It’s pretty easy to get rid of, either by disconnecting USB from the device or by using some sort of Audio Ground loop isolation thingy on the audio out signal from the device. I got a bunch of pretty cheap isolators from a local electronics store. They worked great for my synths. The noise was gone as soon as I connected them.
Recently I got another problem and this time it’s from my Eurorack modules. The two external soundcards I use to get 16 channels of sound into the computer, the Traktor Audio 6 and 10 are both connected to my computer via USB so that’s where the noise comes from. As soon as I connect audio out from any of my modules to any of the audio ins on the soundcards I get that dreaded USB noise on top of the wonderful analog sound. I tried to fix the problem with another cheap ground isolator but that didn’t work as it also cut away all the lower frequencies.
I figured the isolators probably had to high resistance so I looked online for something more sensitive. Today Mr postman brought me three of these from Thomann: The Sirius Pro Cable GL Isojack extension. They work pretty well, but not perfectly. The USB noise is gone, however there is a ca 20 dB drop in volume around 40 Hz, which means there is much less punch to the sound. I can compensate it OK with an EQ but it’s still doesn’t sound exactly what it did without the isolator, minus the noise of course. It will have to do for now, but I will probably get hold of a more professional solution in the near future. Like the Behringer DI800 Ultra-DI Pro, which has 8 channels of wonderful ground-lift.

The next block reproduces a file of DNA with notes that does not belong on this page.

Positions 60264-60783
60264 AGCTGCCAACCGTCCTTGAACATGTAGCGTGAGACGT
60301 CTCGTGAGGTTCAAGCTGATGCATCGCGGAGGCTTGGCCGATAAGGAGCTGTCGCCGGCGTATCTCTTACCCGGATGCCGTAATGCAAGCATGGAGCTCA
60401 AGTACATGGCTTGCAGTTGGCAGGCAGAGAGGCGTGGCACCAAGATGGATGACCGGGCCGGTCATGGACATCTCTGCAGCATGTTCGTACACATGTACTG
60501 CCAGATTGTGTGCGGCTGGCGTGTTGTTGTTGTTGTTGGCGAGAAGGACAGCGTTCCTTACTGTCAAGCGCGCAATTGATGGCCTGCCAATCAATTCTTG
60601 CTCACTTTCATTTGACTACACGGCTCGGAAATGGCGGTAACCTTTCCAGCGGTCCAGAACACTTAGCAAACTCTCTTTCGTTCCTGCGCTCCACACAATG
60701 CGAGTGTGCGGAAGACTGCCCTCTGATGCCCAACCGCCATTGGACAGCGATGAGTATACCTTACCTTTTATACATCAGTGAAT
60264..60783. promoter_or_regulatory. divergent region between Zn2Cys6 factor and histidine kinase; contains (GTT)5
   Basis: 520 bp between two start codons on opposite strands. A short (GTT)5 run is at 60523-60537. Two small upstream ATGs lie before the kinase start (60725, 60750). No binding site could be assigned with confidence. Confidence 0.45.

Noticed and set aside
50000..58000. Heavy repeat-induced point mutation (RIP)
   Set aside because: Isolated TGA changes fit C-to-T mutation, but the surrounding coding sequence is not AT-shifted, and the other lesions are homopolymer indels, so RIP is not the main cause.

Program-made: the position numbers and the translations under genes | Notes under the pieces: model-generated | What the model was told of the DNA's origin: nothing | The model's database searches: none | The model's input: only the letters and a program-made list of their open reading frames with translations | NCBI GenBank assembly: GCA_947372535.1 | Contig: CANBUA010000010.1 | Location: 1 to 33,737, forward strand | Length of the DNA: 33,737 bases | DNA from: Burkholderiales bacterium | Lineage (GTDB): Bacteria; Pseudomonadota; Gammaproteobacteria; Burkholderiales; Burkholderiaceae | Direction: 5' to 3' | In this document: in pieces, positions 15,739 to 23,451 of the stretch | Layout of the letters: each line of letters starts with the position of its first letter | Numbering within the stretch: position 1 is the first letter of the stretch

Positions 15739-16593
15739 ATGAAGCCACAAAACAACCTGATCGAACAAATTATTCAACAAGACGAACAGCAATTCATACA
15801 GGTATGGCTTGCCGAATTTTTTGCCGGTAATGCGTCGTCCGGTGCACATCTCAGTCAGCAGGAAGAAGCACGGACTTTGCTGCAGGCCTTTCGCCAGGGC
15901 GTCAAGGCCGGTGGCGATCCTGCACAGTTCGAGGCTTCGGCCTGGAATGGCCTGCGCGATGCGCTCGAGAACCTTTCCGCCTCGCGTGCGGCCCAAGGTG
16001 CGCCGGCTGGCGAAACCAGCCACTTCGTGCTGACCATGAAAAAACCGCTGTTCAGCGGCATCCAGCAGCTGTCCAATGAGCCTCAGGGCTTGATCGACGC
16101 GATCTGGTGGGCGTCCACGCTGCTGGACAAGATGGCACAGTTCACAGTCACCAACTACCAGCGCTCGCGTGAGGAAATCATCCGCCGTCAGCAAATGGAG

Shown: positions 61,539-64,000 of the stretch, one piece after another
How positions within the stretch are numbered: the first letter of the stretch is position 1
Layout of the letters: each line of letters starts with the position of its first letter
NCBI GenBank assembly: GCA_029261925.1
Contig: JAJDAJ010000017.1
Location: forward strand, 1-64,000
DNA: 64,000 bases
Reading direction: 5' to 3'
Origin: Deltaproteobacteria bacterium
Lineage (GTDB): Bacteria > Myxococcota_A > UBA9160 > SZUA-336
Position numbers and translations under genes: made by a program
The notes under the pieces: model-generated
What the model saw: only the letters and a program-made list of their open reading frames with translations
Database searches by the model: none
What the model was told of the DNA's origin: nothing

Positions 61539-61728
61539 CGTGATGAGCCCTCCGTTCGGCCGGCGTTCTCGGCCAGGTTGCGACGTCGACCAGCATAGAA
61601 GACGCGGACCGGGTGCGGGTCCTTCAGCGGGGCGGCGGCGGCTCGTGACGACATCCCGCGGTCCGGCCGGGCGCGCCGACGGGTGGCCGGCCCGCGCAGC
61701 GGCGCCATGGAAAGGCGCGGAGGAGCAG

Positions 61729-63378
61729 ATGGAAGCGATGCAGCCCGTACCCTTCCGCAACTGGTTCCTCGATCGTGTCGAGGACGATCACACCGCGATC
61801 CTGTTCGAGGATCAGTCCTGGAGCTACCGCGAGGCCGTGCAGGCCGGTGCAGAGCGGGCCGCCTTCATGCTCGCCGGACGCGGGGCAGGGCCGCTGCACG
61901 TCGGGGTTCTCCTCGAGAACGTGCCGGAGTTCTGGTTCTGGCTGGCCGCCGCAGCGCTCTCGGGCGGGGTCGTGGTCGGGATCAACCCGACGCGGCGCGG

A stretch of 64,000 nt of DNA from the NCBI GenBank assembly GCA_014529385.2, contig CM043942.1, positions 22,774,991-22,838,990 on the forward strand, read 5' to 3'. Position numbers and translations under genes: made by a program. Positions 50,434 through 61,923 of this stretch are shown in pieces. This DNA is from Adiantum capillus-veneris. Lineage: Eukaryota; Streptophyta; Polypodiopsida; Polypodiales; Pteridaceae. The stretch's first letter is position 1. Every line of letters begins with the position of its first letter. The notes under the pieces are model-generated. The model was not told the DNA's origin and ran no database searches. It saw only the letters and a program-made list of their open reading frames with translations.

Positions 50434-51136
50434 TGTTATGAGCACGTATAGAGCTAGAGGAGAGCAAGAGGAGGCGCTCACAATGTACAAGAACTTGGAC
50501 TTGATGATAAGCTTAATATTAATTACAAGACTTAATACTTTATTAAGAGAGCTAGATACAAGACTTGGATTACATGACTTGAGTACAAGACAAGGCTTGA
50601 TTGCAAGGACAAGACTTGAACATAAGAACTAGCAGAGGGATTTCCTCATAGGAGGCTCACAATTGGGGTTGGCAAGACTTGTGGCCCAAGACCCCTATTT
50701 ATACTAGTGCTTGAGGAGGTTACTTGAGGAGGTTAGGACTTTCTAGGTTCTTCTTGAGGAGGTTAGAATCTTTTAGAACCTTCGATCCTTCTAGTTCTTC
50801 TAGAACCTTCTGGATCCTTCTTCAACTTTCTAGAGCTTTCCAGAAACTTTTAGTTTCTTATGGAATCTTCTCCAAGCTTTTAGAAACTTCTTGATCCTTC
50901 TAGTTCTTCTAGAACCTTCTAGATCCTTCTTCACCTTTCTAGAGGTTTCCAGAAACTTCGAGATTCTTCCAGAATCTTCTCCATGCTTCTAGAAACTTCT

If anybody knows a better solution please let me know.
I had a look at which sites have put up links to mine and apparently there are still some links to free sound samples. I used to have this feature years ago, mostly because I used to own a site called Analoguesamples.com and also released a couple of sample CDs called Killer Tweaks 1 & 2.
So I decided to put up some free samples again and see if anyone is still interested. You can download 101 of them on my page Free samples. Use them as you like in your music production. Let me know if want me to add some more.
Download on the free sample page
Photo of hybrid Galaga and Ms. Pac Man machine, Framingham Rest Stop, MA. Photo by Brian Katt.
When I was a teenager in the early to mid 80s, the only place where you could play really good games in Sweden were either in the arcades or at the local burger joint. Playing games like Gyruss, Ghosts’n Goblins and Bombjack was what converted me into the gamer I am today.
At one point I actually owned a couple of arcade cabinets as well. In the mid 90s they started to become cheap enough for a private consumer to buy. Emulation was still not good enough so you had to buy real arcade boards on Ebay. Each board contained one game so you could imagine the space this would take up when you got 15-20 games.
Anyhow, the documentary The Lost Arcade is about the legendary Chinatown Fair in New York City. One of the last arcades in the western world. I haven’t seen it yet, but will as soon as I get the chance. Now watch the trailer below!